Our history is 6700 years old. We are the Ninevites, the same Ninevites that Jonah came and preached to thousands of years ago. And until today we have maintained our nationality. We as Iraqi Christians are asking for a province to be created for us. A lot of Catholic bishops and laypeople try to spin this, giving the impression that this is an American-led effort and, again, it is not.
In 2005 the Iraqi Constitution, Article 125 stated that the minorities of Iraq have a right to their own province. In 2010 President Jalal Talabani called for a province for Christians. In January of 2014, right before ISIS attacked, the Iraqi Council of Ministers called for a province to be created for minorities. The people, the minorities, including Yazidis, want the province. Assyrian Christians want the province.
But the circumstances have always failed us. We’ve never had enough support from the West, and we’ve never had the calmness for us to really advocate and lobby for this to come to fruition. We’ve always been forced to be reactionary, because we’ve always come under persecution, attacks and massacres. We’ve always had to try to stay alive, just physically.
Now is really the last opportunity we have to create this province, by appealing to the West to support what already exists on the ground, both in desire and in law.
It is also incredibly important for the Christians to be armed to protect their own kind. In 2014 the Iraqi government, the Iraqi military and the Peshmerga failed us gravely in not protecting the vulnerable minorities. The Kurdish Regional Government, the Peshmerga, actually took our weapons away about two weeks before ISIS attacked. So we didn’t have any weapons to protect ourselves. A lot of our women were kidnapped, a lot of our kids were executed, a lot of our men were executed, because we couldn’t defend ourselves.
So now that we’re working on liberating these areas from ISIS, if we don’t protect ourselves, we do not trust the Kurds and we do not trust the Iraqi government to protect us. That’s why we are appealing to the West to help us to be equipped to defend our own when the time comes if, God forbid, there’s another attack.
Right now we have multiple Assyrian Christian militias. One of them that is the only officially recognized militia is called the Ninevah Plain Protection Unit, which is a part of the Iraqi military. They are assisted very little, but they are assisted by the Iraqi government, and they have been trained by the Americans. But we need more than that. We need a lot more for us to really have our own province.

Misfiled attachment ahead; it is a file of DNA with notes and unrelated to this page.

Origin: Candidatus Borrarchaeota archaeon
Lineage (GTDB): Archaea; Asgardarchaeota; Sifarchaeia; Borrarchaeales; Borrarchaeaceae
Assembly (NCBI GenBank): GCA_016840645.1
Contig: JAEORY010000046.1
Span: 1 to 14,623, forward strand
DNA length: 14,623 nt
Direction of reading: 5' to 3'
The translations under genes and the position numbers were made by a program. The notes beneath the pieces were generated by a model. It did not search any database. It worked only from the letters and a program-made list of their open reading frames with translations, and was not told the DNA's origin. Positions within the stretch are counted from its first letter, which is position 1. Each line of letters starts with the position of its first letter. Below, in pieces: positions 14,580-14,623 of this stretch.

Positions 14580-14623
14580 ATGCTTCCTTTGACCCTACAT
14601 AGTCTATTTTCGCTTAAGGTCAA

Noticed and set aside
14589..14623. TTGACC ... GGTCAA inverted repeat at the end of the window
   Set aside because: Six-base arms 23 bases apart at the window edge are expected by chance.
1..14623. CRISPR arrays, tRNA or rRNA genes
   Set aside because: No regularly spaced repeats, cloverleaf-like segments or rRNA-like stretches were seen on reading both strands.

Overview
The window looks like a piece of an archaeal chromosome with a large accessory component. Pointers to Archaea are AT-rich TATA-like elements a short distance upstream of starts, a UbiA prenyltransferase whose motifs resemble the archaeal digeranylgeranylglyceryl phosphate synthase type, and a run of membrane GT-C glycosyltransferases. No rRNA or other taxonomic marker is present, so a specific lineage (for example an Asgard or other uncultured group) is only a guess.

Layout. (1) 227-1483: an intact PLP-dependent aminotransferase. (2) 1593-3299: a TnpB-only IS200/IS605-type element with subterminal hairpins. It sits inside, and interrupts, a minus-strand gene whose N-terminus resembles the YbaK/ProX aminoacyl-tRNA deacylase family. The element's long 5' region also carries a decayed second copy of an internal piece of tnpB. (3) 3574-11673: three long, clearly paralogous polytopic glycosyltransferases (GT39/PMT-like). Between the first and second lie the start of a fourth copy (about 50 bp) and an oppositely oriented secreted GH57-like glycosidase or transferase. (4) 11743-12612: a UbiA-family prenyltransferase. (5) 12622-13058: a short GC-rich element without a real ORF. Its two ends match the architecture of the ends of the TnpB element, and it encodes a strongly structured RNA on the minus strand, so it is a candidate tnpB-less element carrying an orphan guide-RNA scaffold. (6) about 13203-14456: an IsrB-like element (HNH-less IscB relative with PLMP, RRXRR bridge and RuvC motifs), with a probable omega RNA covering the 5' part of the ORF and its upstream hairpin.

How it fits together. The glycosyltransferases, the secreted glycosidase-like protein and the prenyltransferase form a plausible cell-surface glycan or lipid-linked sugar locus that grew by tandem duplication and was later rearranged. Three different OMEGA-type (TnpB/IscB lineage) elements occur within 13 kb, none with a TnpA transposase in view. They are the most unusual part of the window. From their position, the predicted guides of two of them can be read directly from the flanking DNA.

American policy past and future: Potential effects of the U.S. presidential election on persecuted Christians
In order for us to have a stable Middle East, we need the Christian presence. When I spoke with a Shiite Sheikh from Najaf in Iraq he said, “We Shiites often wonder how much damage we have done to our country by persecuting Christians. We cannot afford losing you Christians, because you are our peacemakers. You are the ones that love, that teach us moderation, that teach us conflict resolution.” He said, “Iraq is like a flower, and Christianity is like the center of the flower.”
I cannot endorse one candidate or the other. But I’ll tell you I’m terribly disappointed that one of the candidates continuously talks about safe zones in Syria and nothing on Iraq. I’m disappointed that this candidate keeps on talking about arming the Kurds and she does not say anything about Christians.
Speaking as an American, what we need in the White House is a person who is Christian at heart, and American at heart, who is not apologetic to the terrorists, and who has a big vision for the Middle East.
For me, as a Middle Eastern Christian, it’s terrifying to hear that Assad should be attacked or Assad should be removed, because we see what happened when we removed Saddam Hussein. If we remove Assad, Christians will be slaughtered across the region even more because we don’t know what will fill the vacuum when Assad is removed.
Assad is a tyrant. Saddam Hussein was a tyrant, yes, I completely agree, and Saddam Hussein needed to be removed, but I don’t think we’re capable of replacing these tyrants and dictators with fair, good leaders. That’s where my fear comes from when it comes to the removal of Assad.
My grave concern is Turkey. Turkey now has its forces at Bashiqa in Iraq and in Syria. Division 16 in Iraq has surrounded the town where the Turkish forces are. For me, whose family was slaughtered during World War I, seeing what [Turkish President] Erdogan is doing to my people in Turkey, and him wanting Mosul and the entire region in Northern Iraq for Sunni Kurds, and Sunni Arabs and Sunni Turks—it worries me greatly.